Sunday, March 28, 2010

Dropping like flies

Talk about tightening up, man, I've eliminated over 8,000 words from my book. It's getting so tight it's starting to squeak. I made up a new file called "final outtakes." It's the size of a short story.

I'm pretty pleased with myself and happy with the way the book is shaping up. However (sounds better that 'but') However, I'm starting to get those doubts again. I'm waiting until I finish this edit before letting anyone read it. I don't want to get ahead of myself.

On another note, there was a meet-up this week. A new writers club is starting in my vicinity. I wanted to go and be a part of it's inception. I didn't go. Why? you ask, and rightfully so. I didn't want to get distracted. I want to stay focused on finishing this up before I receive new input, you know?

My first book, which I finished and which I thought was pretty good. It needed a ton of editing and revising, but I was done with it. Then I joined a critique group. It was a great group and I became a better writer, but I got detracted and confused. That was five years ago. That book doesn't even look like the original book. I would love to get back to it and maybe dig out the original version and finish it.

Anyway, that's why I didn't go to the meeting. I know, some of you are saying I have no backbone. You are right. I know my limitations. I crumble under pressure. Just let me finish, then take a deep breath and brace myself, then I'll join the group.

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  1. Sounds like you know yourself as a writer. That's a good thing!

  2. I popped over from W.M. Morrell's to say hello - and I see quite a few familiar faces over here. I love making new blog buddies! :-)

  3. Yup, sometimes it is too early for critique. Of course, sometimes it isn't early enough. :) Glad you are at a place where you can decide. And 8,000 words gone. Wooohoooo. What a job.

  4. Thanks for this one. It's always tough for me to remove things I write - as though there is something about words I get down on paper that demands than all output be read.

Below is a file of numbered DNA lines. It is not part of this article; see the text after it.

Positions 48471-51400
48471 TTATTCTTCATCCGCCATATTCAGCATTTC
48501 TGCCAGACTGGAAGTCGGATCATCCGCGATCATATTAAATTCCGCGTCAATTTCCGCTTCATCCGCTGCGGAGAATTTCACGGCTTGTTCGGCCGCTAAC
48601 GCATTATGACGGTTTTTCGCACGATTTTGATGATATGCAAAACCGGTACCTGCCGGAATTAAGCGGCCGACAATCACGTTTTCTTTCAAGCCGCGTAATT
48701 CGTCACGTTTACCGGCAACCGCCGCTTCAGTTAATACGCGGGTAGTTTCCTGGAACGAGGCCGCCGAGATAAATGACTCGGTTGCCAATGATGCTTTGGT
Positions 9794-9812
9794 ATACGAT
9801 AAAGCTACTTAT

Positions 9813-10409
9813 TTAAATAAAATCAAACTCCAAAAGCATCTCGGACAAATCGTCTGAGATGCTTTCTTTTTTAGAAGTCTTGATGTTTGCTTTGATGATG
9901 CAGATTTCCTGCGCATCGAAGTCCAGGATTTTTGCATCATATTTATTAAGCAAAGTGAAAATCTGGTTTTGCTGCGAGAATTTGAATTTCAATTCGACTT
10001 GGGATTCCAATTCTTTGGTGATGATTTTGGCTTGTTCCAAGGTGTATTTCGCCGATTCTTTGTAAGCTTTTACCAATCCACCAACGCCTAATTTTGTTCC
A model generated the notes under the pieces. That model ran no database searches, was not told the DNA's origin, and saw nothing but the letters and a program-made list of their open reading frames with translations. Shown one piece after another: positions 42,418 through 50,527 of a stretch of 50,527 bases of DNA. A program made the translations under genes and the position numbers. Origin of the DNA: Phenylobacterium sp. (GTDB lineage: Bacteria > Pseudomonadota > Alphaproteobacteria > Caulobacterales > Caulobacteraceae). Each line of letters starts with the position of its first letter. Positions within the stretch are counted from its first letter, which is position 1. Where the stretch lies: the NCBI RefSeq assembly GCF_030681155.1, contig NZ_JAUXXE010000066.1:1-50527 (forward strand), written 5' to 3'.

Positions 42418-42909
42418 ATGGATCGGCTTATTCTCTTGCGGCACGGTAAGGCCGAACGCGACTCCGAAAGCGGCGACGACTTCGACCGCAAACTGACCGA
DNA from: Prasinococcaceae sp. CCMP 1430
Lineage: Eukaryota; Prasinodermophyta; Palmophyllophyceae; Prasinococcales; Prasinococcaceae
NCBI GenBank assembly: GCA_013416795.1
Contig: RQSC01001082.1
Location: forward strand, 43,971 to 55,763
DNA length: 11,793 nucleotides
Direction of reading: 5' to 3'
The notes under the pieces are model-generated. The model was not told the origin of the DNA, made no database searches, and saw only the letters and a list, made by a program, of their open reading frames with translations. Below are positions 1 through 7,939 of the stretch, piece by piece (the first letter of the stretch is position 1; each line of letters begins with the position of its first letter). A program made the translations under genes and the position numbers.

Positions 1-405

It took me a long time to get past that, and I still save all my drafts in case something re-usable gets cut.

    It's just nice to know I'm not the only one who experiences that...

  5. I really believe as a creative person the first person to please is you. However, it's good to get outside your little world others opinions but that's what it is. You will see this group different and view the advice different. Never loose yourself in others opinions.

  6. Hi! Just found your site - nice blog! I hear you in regards to meeting up with a critique group. They're hit or miss for me, and, frankly, it takes a lot of TIME to read every one of your critique partners' work! And you just don't know if the advice you get back is "real" or not. So, I applaud you for following your gut; it's always my first guide. Good luck with revisions! There's a great post at about a solid, three-step approach to self-editing - you're probably miles ahead of this advice, but it stood out as really savvy to me.

  7. Hey, yeah, just take your time and do what you need to do. That is respectful to say "I need to finish and focus".

  8. I think I have the same problem. I can't take critique while I'm still working on something, or else I'll get discouraged and frustrated and confused and I'll just abandon it. If I could collect feedback while I was still working on a novel, however, maybe I could cut out and prevent the extra fat and avoid epic monstrosities like the one I'm editing now.

  9. You've really been busy. If I eliminated 8000 words on my current manuscript, a third of it would be gone. I'm currently editing to try and add words.